#142 | Securian Cap Reduction
Back in 2008, Minnesota Life was just a sleepy little life insurance company in St. Paul, Minnesota. Its general account life insurance reserves were just $2.7B and it primarily distributed products through an exclusive BGA network. But then, Minnesota Life rolled out Eclipse IUL, which sported a 17% cap and illustrated rate of 9.5%. Sales took off and Minnesota Life has been near the top of the industry IUL charts ever since. At the end of 2017, Minnesota Life had grown to just under $8B in Life reserves. To put this in a broader perspective, Life is the source of more than 65% of the reserve growth at the company since 2008 and arguably 95%+ of the value created because the remainder of the reserve growth came from group annuities. And since the financial statements for Securian Financial and Minnesota Life are basically identical, one could argue that the rise of Securian Financial is inexorably linked to the rise of Minnesota Life, which is inexorably linked to the success of Eclipse IUL, which was undoubtedly due to having some of the highest caps in the industry.
I say all of this to point out the fact that caps are an existential issue for Minnesota Life. High caps are the way Minnesota Life carved out a commanding share of the fastest growing market in life insurance. So how did they do it? Minnesota Life got into the Indexed UL game with a few ways to get an edge. First, it was small enough and growing slowly enough in other Life lines that it could reasonably carve off some high performing assets to dedicate to the new Indexed UL product launch. Second, Minnesota Life credited indexed interest only to the end of year account value, which meant that it had to buy less notional (because policy charges eat up account value throughout the year) and therefore could have a higher cap as long as charges made up a large percentage of the account value, as they do in the first few policy years.
But the biggest place Minnesota Life saw an edge was by looking at hedging rather differently than most of their peers. As I’ve noted in other pieces, option prices bounce around quite a bit. Most companies set their caps with a pricing buffer so that they can maintain them for 6 months or a year even if option prices move against them. Minnesota Life stripped out the buffer and, as a result, their caps were quite a bit higher than their peers. How do I know that Minnesota Life did that? Well, they certainly didn’t tell me, but you can see it clear as day when you compare what they’ve actually paid for options over time and how they’ve changed their cap. Take a look at the chart below.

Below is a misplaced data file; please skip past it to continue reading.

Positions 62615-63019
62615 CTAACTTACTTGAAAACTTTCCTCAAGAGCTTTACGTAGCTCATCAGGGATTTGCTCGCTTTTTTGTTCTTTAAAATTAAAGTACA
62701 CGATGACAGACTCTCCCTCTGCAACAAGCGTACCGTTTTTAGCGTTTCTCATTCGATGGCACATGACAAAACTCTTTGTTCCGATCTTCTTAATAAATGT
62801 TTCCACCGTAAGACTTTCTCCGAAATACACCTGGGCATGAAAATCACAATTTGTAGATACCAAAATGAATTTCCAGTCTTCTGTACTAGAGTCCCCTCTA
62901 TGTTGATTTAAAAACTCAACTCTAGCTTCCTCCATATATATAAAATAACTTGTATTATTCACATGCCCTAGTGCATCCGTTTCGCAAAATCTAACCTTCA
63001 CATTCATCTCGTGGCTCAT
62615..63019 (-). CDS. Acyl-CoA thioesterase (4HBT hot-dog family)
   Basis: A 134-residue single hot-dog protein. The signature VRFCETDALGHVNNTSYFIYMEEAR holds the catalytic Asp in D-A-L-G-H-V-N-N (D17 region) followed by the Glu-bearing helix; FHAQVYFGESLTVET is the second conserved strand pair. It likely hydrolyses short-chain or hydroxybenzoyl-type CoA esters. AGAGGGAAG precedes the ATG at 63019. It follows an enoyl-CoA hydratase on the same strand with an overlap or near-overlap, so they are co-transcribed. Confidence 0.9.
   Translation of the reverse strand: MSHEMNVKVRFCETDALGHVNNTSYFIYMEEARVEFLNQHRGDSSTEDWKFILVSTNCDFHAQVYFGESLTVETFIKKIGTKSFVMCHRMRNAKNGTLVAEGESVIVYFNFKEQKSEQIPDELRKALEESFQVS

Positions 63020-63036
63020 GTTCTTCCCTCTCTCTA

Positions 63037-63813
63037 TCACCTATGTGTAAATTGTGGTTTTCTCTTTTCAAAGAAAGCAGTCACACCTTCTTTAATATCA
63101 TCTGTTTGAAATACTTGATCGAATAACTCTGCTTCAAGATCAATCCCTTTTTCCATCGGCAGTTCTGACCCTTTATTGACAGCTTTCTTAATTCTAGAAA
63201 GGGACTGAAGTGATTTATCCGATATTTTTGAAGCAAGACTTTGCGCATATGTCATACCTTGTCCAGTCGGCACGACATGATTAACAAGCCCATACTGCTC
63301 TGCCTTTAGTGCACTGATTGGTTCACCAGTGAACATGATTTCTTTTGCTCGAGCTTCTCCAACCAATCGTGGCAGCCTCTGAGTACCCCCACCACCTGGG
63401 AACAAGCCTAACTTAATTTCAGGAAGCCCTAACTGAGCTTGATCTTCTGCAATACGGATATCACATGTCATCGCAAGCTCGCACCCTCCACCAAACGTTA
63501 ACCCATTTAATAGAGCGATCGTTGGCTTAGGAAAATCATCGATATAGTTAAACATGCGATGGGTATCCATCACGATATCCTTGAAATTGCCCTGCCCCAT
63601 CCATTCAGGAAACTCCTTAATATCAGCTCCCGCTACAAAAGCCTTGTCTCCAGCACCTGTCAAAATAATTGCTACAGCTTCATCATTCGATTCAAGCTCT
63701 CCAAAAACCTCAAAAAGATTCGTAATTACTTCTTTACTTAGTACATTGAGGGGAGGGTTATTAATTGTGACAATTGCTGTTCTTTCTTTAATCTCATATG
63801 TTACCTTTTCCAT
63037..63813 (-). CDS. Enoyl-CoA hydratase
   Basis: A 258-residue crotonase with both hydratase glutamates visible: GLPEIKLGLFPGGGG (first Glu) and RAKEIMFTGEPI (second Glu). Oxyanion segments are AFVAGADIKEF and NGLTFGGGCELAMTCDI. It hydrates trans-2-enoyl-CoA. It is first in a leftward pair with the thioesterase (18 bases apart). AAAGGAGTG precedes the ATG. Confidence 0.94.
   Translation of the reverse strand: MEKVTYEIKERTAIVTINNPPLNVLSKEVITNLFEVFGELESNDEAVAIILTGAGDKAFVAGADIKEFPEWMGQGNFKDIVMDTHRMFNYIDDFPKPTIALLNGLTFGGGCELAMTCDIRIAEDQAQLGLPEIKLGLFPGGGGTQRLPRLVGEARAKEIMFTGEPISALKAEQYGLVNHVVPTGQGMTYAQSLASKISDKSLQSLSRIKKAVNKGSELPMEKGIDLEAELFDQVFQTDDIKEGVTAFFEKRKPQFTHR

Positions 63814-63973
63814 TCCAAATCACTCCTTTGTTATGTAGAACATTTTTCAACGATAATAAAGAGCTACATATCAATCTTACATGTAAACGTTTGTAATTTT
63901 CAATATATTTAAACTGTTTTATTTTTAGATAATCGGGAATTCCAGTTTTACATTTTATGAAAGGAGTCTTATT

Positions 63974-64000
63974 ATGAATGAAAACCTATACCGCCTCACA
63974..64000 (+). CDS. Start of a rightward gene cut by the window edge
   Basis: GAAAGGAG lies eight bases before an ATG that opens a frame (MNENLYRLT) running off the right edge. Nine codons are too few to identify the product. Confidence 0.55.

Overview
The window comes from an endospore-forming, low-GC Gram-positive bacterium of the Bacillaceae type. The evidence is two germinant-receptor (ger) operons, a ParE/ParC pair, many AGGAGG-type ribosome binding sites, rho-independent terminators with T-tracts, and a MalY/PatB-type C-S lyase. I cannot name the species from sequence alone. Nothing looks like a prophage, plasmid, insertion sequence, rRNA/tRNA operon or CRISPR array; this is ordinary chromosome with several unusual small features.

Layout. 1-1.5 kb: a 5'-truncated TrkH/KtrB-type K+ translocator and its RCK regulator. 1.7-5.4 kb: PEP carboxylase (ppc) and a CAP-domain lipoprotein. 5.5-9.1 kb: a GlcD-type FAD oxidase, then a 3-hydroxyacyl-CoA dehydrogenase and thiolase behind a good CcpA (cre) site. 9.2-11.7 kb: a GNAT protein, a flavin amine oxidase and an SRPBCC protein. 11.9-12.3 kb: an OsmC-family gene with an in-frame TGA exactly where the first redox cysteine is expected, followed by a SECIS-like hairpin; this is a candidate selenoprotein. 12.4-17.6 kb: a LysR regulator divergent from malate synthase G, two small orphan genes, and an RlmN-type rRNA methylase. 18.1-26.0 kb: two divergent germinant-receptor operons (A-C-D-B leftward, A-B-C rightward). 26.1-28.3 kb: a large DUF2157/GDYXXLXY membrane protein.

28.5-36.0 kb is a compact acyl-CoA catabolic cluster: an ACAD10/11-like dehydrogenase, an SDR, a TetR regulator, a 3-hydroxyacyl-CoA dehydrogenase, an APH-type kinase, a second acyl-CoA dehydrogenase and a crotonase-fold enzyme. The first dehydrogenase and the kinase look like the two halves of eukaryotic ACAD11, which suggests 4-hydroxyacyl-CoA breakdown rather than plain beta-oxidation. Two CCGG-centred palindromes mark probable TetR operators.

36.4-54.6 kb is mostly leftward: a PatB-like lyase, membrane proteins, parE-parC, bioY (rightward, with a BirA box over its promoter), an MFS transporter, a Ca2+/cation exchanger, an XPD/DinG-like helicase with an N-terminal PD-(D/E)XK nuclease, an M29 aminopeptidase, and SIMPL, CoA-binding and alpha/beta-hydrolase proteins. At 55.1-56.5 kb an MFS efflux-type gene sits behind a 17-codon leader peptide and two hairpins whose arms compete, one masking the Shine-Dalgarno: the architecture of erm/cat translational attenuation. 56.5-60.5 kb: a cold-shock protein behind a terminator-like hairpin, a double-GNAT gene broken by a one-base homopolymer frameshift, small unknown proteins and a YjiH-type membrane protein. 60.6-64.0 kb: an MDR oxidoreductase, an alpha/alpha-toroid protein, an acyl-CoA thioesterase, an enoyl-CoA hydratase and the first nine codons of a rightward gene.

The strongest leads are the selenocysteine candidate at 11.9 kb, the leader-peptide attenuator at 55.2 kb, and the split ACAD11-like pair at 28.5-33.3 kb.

Every time option prices spiked, Minnesota Life dropped its cap. Put another way, there are no spikes on this chart that do not result in a cap reduction at Minnesota Life – from 16% in 2009, when they started using call options to directly hedge, all the way down to the 10.5% cap announced a couple of weeks ago. Minnesota Life was clearly running on the ragged edge and the moment the trade turned against them, they changed the cap to limit the damage. But there’s more going on than even that. The two other tricks they had up their sleeve – high yields and end-of-year crediting – were inevitably short term benefits. The more new premium came in the door, the faster the yields got diluted. The longer policies stayed on the books, the less charges were compared to the account value and the more notional they had to buy. It was only a matter of time before caps inevitably came down, even if option prices had cooperated (which they arguably did for a long time).
Commendably, Minnesota Life didn’t play bait-and-switch with new vs. in-force caps. If you think about it, those two tactics of using higher yields and end-of-year crediting work any time you fire up a new block of policies. Minnesota Life could have kept starting new policy series and illustrating high caps for new policies while letting in-force caps fall, but they didn’t. They kept the same cap for every policy on their books. Despite the fact that the cap as been falling since 2008 and didn’t go up when option prices cratered in 2013 and 2014, the consistency of caps across their block is noteworthy.
So what is Minnesota Life to do now? They’re in a tough spot. Through Q3 of this year, their sales have stalled out while most of their competitors have gobbled up marketshare. It certainly isn’t due to a limited product portfolio – Minnesota Life has been prolific in rolling out new products over the last few years and have a credible product in almost every category. They also recently added leveraged accounts with an asset-based charge and Index Return Multiplier (IRM) to their flagship Orion IUL. But the bigger issue for Minnesota Life is this – what are they if not the company that has the highest caps? Well, I suppose we’re going to find out.